I worked well in to the night on a timeline of Violet’s life, mainly using Ancestry.ca to search for vital statistics and immigration information.
Then, early this morning, I had a reply from a gentleman who is related to the man Violet married, Gordon Bancroft, also a home child. The letters will go to him.
In brief, this is what I was able to learn about her. [The links below are to documents in ancestry.ca and I’m not certain that they are available unless you have an ancestry account.]
Violet Turner was born in 1895 in England. She arrived in Canada on the SS Dominion with a large party of Barnardo children on 12 August 1905. Her name is on the Hazelbrae Memorial in Peterborough in the “1905 Girls” section.
She married Gordon Bancroft on 2 April 1915, using the name May Turner. The marriage certificate identifies them both as Baptist and they are married at the Methodist parsonage in Appin, Middlesex County, Ontario. The first letter to Violet from Barnardos in response to her inquiry about her parentage arrives 18 Dec 1916. Attestation papers show that Gordon enlists in the Canadian Overseas Expeditionary Force on 26 Dec 1916 and is identified as Roman Catholic. The 1921 census shows Violet living in Springfield Village, Elgin County, with three children: James R (5), Annie M (3), and Everet G (1), but I cannot find birth registration information for any of them. Gordon dies on 26 Aug 1923 in the Queen Alexandra Sanatorium after a number of years with tuberculosis due to his service.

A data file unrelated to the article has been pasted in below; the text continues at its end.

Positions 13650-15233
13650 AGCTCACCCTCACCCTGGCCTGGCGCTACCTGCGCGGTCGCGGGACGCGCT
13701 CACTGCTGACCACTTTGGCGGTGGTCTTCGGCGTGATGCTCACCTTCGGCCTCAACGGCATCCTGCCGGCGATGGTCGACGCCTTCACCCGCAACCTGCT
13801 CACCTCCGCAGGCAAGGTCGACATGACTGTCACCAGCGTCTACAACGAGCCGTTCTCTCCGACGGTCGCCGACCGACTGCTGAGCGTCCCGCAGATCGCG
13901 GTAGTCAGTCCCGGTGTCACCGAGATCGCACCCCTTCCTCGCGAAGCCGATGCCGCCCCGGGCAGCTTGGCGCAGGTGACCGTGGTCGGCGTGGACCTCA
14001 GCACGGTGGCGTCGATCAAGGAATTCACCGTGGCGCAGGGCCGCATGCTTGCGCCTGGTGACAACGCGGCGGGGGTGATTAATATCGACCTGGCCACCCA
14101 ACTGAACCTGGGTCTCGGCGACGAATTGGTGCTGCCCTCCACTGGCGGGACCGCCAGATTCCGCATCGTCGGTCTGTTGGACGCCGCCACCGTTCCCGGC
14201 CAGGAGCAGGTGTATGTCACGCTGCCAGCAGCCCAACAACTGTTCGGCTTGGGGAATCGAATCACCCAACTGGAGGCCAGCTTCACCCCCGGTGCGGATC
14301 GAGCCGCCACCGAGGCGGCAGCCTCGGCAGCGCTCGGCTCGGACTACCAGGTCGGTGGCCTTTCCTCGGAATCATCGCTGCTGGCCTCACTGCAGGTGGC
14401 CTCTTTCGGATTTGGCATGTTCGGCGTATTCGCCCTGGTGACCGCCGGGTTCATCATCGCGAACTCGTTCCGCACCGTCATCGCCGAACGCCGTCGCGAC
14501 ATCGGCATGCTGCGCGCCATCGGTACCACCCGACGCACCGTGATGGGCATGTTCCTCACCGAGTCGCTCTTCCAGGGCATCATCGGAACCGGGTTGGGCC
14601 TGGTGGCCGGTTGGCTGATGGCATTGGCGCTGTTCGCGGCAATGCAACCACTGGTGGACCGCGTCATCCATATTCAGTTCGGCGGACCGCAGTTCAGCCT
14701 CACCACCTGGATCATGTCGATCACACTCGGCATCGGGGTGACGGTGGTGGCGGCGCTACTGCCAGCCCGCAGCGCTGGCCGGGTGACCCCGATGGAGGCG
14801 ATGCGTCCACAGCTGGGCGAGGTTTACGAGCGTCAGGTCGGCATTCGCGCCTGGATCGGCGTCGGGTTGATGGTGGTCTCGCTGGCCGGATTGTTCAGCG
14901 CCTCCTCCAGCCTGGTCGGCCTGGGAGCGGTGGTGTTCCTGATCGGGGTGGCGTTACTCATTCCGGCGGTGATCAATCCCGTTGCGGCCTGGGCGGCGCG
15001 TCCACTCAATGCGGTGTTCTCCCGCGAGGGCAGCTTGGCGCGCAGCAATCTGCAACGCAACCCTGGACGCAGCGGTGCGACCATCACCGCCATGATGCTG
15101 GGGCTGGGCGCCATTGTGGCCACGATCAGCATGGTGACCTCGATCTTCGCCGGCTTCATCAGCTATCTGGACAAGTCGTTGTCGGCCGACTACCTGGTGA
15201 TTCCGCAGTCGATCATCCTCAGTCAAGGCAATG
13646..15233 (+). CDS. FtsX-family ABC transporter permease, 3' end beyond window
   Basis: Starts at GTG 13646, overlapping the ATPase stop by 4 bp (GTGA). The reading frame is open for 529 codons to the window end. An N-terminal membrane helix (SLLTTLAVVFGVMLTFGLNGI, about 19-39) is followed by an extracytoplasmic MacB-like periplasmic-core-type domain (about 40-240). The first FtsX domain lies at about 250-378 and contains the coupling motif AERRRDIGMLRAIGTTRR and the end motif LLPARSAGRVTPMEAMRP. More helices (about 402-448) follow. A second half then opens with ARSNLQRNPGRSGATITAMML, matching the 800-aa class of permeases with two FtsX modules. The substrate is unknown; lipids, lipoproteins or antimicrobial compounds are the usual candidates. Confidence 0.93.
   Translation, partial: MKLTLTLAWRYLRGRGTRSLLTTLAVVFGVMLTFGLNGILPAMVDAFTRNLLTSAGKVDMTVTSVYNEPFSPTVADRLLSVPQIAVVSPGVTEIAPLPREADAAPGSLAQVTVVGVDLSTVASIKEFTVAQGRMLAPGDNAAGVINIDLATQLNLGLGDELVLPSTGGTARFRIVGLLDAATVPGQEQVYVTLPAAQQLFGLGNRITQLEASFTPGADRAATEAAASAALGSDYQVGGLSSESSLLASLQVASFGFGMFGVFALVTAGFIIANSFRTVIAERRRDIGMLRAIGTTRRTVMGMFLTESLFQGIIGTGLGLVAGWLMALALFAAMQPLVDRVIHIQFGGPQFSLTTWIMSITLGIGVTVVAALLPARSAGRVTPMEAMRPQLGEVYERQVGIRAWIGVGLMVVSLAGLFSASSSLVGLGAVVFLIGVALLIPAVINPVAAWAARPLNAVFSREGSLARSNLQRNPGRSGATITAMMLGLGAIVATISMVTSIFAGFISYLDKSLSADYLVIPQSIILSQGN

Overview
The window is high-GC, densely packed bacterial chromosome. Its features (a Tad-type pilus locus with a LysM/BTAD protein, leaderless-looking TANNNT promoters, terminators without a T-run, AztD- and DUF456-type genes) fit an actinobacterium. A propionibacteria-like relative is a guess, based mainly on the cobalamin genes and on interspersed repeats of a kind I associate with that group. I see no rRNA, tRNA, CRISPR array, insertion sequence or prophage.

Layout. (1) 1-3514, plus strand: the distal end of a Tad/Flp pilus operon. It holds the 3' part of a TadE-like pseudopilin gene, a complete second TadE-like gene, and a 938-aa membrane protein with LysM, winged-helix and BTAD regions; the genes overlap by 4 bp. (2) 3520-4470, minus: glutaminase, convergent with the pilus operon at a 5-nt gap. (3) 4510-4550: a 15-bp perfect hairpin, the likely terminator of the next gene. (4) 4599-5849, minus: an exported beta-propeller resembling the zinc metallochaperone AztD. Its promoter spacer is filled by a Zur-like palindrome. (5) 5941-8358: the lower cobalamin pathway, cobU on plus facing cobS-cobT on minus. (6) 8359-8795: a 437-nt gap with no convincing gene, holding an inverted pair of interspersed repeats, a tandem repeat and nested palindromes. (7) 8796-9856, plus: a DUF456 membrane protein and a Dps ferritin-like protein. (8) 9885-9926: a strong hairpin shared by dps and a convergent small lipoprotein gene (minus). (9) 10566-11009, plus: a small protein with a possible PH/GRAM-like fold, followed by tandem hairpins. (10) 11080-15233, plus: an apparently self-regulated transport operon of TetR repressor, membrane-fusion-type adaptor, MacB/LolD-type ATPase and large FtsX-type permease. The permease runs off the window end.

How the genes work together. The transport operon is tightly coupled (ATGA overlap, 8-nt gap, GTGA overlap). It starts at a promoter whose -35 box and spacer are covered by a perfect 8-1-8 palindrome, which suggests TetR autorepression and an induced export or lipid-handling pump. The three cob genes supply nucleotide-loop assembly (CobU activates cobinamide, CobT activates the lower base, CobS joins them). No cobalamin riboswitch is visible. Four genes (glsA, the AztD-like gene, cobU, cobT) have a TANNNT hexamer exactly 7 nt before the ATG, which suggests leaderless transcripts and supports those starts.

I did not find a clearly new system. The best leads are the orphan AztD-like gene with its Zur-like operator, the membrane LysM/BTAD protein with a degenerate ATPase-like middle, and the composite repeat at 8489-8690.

Violet marries George Jones (b. 1892) in London Ontario on 29 Nov 1923. The certificate lists her as Susie Turner, a widow and housekeeper. Her parents are listed as Albert Turner and Emily Smith and her birthplace as Scotland. This may have been information that she was able to get from Barnardos.
Sadly, Everet dies on 17 July 1938 from accidental drowning at the age of 18. He was buried at Bonfield in a Roman Catholic cemetery. From his death certificate, we learn that he was born on 21 Jan 1920 in Aylmer, Ontario.
I have not been able to find information on Violet’s death or burial, but this has been an interesting twenty-four hours, researching someone who is not part of my ancestry, but who has become a figure of interest, simply from unexpectedly finding those two letters. I look forward to being able to get these letters to a new home where they will become part of someone’s family legacy.
- Did you know that children benifit from family discussions about your genealogy? (ancestryspecialistblog.wordpress.com)